and getting around it
required reliable horsepower.




Nur immer nobel!
~
Always only classy!


This postcard of a Viennese hackney coach or Fiacre,
know in Vienna as a Fiaker,
was a popular theme
painted by Schönpflug.
These carriages with their four sprung wheels
and drawn by two lively horses
were a common means of hired transport in Wien.
The card was posted on 29 September 1912.







* * *





Nur nicht zu Fuß
~
Only not on foot

This postcard shows two cavalry soldiers riding in a Fiaker,
dressed in blue military jackets
with contrasting bright red caps and trousers.
It's an example of how an artist can record vibrant colors
that are missing in the photographs of this era.

The postmark is 1910 Aug 1
(some postal traditions eliminated
the first numeral in the year)
and it was sent from Brassó
which was the name of Brașov in Transylvania
when it was part of the Austrian-Hungarian Empire.







* * *






The third image of this series
lacks a caption but shows
a Fiaker driver holding back his steads
as he conveys three passengers,
two men and a very stylish woman.

This postcard has a stamp and postmark from Denmark.
It was posted on 28 May 1907.







* * *







Schwerer Beruf
~
Tough profession


Evidently driving a Fiaker was hard work
and required a regular rest stop for refreshment.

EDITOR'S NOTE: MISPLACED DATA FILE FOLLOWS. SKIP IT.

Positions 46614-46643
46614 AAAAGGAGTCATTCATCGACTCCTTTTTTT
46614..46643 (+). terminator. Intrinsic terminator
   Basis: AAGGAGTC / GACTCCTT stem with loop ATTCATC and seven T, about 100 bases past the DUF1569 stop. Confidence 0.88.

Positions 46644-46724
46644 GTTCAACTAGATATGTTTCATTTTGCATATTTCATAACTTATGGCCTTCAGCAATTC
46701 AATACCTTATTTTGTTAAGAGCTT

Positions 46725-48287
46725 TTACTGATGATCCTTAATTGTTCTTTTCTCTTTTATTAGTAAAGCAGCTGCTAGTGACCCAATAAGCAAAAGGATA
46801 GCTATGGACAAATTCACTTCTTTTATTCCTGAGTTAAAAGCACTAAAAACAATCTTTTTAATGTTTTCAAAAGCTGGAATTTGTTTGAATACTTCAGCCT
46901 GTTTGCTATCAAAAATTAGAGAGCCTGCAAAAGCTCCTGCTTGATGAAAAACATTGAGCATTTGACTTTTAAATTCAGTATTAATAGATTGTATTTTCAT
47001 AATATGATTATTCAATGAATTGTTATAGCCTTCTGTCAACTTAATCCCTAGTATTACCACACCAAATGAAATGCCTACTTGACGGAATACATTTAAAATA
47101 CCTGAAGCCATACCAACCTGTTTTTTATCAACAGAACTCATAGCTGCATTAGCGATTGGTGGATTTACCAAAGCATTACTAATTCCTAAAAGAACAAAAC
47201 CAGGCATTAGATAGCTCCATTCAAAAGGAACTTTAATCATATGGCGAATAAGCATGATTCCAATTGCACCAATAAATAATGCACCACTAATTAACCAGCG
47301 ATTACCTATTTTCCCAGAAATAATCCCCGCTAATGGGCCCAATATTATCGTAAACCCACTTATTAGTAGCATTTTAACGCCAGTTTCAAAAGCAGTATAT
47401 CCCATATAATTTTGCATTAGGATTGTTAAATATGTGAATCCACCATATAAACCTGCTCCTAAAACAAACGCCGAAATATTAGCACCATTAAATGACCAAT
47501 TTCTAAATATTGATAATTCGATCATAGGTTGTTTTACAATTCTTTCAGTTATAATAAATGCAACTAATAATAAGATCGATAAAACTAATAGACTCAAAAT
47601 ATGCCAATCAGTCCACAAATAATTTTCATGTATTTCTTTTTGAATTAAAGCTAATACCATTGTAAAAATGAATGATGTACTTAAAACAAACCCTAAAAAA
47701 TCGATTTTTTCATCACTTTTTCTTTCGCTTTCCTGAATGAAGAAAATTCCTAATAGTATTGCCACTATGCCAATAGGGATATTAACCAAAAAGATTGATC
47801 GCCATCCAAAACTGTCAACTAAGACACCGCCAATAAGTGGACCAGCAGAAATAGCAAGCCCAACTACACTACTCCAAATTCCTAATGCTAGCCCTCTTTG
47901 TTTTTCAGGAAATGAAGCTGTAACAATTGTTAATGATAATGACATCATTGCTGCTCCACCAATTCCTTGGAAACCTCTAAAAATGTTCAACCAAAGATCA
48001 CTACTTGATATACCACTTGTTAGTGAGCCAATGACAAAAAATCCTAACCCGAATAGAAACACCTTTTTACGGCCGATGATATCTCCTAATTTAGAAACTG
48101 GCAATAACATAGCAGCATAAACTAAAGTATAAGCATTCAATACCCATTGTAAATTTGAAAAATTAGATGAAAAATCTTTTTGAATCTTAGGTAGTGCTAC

This postcard was sent from Wien
but the postmark is obscured.
The stamp of Kaiser Franz-Josef is of an earlier design
than the large one used on the first hackney postcard.
So I think it dates to around 1901-1905









* * *







This next postcard of Fritz Schönpflug
shows one of the new problems in Viennese life
during the first decade of the 20th century.
A motor car has had some accident, a tire blowout perhaps,
and a horse, looking disdainfully at the mess,
has been requisitioned for a tow.

The card was sent by a soldier via the free military Feldpost
on 7 October 1918.







* * *






Der alte Stand im neuen G'wand (Gewand.)
~
The old stand in a new guise.


As the motor car took over the streets of Wien
they were adopted by the Fiaker drivers,
as any business must keep up with the times.

But Fritz Schönpflug noticed
that at the old Fiaker stand, now with taxis,
the old traditions of caring for the horses
were still lovingly maintained.

This postcard was never mailed but the motor taxis
are from the first decades of motor car design
about 1905-15.


Fritz Schönpflug was a prolific artist
who had a long successful career as a postcard caricaturist.
His work was popular throughout Austria and Hungary,
and his humorous observations even appealed
to the tourists in Berlin and Zurich.
As I have started a new album just for Schönpflug's postcards,
my readers may expect to see more
of his gentle satire in future posts.


Colorized postcards are an improvement
over black and white photos,
but both lack the one important dimension
of true realism — movement.

Here is a wonderful short film made in 1911
of street life in Vienna, Austria.
It has been corrected for speed
and includes a new soundtrack of real street sounds
that was not on the original of course in 1911,
but artfully conveys the sound of old Wien.

****


****


And for a second bonus
here is the present day Google street view
of the intersection of
Franz Josef-Kai and Ferdinandsbrücke,
now Schwedenbrücke, in Wien, Austria.
A few taxis but no horses.

* * *


* * *









This is my contribution to Sepia Saturday
where everyone is welcome
but parking can be a problem.

http://sepiasaturday.blogspot.com/2019/07/sepia-saturday-477-6-july-2019.html


nolitbx